Economic experts expect that inflation will be quite high in the coming years, said Tom Mercaldo, CEO of Wheeler Cross and WheelerClark.

“Real estate assets are typically the best inflation hedge available,” he said. “Real estate will grow in value with inflation, cash in the bank will not. … Its buying power will actually be eaten away by inflation.”

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Loan Collateral

Another advantage to owning a home, according to Andrew Bryant, financial expert and founder of Credit Weld: “Unlike stocks, you own real estate outright and can use it as collateral for loans, thus providing more security than owning stock in a company.”

You also can refinance a property and pull out equity to gain access to cash.

Tax Advantages

There are also tax advantages for owning real estate, said Chris Muller, director of audience growth at DoughRoller.

“Investment property rental income is exempt from self-employment tax, and the federal government provides tax breaks to real estate investors,” he said. “Your rental property may also provide you with additional tax deductions based on your income level and categorization as an investor or real estate professionals.”

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The Cons

The main drawbacks of investing in real estate are that it pulls your liquid cash out of circulation, can be time consuming and often requires a lot of money up front in the form of a down payment, Bryant said.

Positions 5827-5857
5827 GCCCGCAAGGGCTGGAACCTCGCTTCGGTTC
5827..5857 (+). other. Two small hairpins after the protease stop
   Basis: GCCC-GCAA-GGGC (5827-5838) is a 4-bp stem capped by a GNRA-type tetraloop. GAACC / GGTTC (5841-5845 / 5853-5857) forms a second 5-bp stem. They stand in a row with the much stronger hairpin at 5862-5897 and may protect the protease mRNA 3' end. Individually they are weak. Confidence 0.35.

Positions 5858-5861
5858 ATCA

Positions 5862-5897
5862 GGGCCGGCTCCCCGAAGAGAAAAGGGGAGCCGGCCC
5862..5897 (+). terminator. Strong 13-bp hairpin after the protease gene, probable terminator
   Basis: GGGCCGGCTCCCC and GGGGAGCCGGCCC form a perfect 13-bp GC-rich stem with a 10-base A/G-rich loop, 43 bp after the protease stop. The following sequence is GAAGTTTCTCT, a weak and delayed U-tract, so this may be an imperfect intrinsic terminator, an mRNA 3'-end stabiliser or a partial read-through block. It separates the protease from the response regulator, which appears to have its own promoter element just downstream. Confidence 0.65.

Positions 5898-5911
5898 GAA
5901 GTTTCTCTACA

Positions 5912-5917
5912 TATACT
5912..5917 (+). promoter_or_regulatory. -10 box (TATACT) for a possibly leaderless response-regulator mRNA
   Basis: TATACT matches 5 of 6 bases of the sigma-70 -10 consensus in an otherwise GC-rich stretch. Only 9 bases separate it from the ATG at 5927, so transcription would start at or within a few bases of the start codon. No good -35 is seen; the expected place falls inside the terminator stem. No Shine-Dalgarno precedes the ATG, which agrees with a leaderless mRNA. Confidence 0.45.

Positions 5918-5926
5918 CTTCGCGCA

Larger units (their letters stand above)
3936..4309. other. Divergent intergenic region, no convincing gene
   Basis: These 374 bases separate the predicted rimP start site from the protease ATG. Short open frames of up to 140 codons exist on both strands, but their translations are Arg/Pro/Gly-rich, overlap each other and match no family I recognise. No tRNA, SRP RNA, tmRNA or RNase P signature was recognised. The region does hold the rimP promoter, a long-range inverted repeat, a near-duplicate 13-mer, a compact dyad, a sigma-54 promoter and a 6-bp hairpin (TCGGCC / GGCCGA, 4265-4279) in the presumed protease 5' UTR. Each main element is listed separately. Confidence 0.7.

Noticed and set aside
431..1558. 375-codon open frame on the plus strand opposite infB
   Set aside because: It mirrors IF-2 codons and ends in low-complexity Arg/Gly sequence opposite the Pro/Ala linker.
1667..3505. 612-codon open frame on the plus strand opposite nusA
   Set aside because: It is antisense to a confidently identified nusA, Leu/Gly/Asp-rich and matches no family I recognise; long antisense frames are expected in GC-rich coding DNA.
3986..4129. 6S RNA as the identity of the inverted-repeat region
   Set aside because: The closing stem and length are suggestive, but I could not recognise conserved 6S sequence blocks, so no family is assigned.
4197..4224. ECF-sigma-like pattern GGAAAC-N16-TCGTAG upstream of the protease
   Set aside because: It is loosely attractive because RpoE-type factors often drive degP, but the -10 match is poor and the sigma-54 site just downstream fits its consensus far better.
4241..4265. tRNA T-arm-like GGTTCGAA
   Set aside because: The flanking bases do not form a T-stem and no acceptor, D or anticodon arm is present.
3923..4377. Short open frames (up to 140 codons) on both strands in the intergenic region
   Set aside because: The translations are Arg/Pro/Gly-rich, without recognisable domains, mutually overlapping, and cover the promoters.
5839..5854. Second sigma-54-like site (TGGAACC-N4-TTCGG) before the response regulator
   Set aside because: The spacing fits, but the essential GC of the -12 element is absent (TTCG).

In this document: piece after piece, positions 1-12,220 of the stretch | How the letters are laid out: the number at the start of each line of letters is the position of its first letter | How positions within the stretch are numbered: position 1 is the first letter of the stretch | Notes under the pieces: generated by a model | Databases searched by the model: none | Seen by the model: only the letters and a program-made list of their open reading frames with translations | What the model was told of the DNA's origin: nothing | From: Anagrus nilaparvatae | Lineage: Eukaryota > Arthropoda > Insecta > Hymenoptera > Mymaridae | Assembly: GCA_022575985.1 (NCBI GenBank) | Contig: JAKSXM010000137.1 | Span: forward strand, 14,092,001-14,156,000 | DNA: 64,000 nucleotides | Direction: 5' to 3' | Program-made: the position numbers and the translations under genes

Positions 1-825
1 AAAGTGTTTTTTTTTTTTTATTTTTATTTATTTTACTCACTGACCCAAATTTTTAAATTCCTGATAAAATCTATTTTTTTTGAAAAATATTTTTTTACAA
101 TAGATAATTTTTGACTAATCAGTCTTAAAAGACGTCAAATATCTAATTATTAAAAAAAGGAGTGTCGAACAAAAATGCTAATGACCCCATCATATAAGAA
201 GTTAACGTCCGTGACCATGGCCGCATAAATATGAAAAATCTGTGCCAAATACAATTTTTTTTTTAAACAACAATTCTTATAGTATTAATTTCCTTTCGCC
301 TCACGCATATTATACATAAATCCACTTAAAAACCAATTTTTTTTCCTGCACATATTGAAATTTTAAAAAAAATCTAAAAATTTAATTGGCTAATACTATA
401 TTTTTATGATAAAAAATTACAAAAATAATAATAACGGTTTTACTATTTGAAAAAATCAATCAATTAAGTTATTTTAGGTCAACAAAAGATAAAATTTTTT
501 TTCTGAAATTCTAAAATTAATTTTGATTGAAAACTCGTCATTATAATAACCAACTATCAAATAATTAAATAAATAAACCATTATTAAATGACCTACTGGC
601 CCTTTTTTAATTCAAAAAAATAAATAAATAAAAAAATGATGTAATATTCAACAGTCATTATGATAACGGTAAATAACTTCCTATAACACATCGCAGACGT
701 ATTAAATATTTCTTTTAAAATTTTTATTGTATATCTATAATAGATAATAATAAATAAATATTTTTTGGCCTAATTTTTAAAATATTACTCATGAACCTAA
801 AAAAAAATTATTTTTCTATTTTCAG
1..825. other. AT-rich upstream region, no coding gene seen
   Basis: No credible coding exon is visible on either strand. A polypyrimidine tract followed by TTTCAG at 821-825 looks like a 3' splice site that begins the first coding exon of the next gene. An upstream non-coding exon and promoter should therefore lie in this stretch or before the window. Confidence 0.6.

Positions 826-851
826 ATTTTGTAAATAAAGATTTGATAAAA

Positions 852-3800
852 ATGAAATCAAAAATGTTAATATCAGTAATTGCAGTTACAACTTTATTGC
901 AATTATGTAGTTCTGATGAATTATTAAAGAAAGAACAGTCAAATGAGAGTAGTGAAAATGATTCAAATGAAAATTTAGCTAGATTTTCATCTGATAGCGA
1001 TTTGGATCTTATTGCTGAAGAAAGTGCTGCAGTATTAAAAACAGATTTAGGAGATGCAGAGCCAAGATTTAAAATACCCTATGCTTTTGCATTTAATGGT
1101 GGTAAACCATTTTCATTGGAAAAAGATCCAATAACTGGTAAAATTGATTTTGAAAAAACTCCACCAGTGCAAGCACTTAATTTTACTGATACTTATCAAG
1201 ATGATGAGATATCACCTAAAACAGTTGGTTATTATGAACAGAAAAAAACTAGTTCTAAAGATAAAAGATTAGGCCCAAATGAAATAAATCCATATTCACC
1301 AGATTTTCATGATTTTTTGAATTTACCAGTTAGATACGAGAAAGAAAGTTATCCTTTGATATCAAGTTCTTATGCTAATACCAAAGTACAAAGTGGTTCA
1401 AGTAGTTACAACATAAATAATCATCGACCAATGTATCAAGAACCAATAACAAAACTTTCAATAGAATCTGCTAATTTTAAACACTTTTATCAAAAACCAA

“It can take time and effort to manage rental properties,” Bryant said, “and, if you’re not careful, you could end up losing money on them.”

Leonard Ang, CEO of  iPropertyManagement, added, “Most forms of it are quite capital-intensive. Unless you’re wholesaling, you generally need a lot of money up front to start building a portfolio, and this can be hard for most people to find without putting their homes on the line in the form of a second mortgage or refinance.”

Market fluctuation also can affect property values, so it’s good to be wise about when you buy.

“If you have a reasonable investment time horizon, are OK with a semi-passive approach and have no other superior investment opportunities, then real estate is an amazing investment,” said Donald Olhausen Jr., owner of We Buy Houses in San Diego.

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About the Author

Jordan Rosenfeld is a freelance writer and author of nine books. She holds a B.A. from Sonoma State University and an MFA from Bennington College. Her articles and essays about finances and other topics has appeared in a wide range of publications and clients, including The Atlantic, The Billfold, Good Magazine, GoBanking Rates, Daily Worth, Quartz, Medical Economics, The New York Times, Ozy, Paypal, The Washington Post and for numerous business clients. As someone who had to learn many of her lessons about money the hard way, she enjoys writing about personal finance to empower and educate people on how to make the most of what they have and live a better quality of life.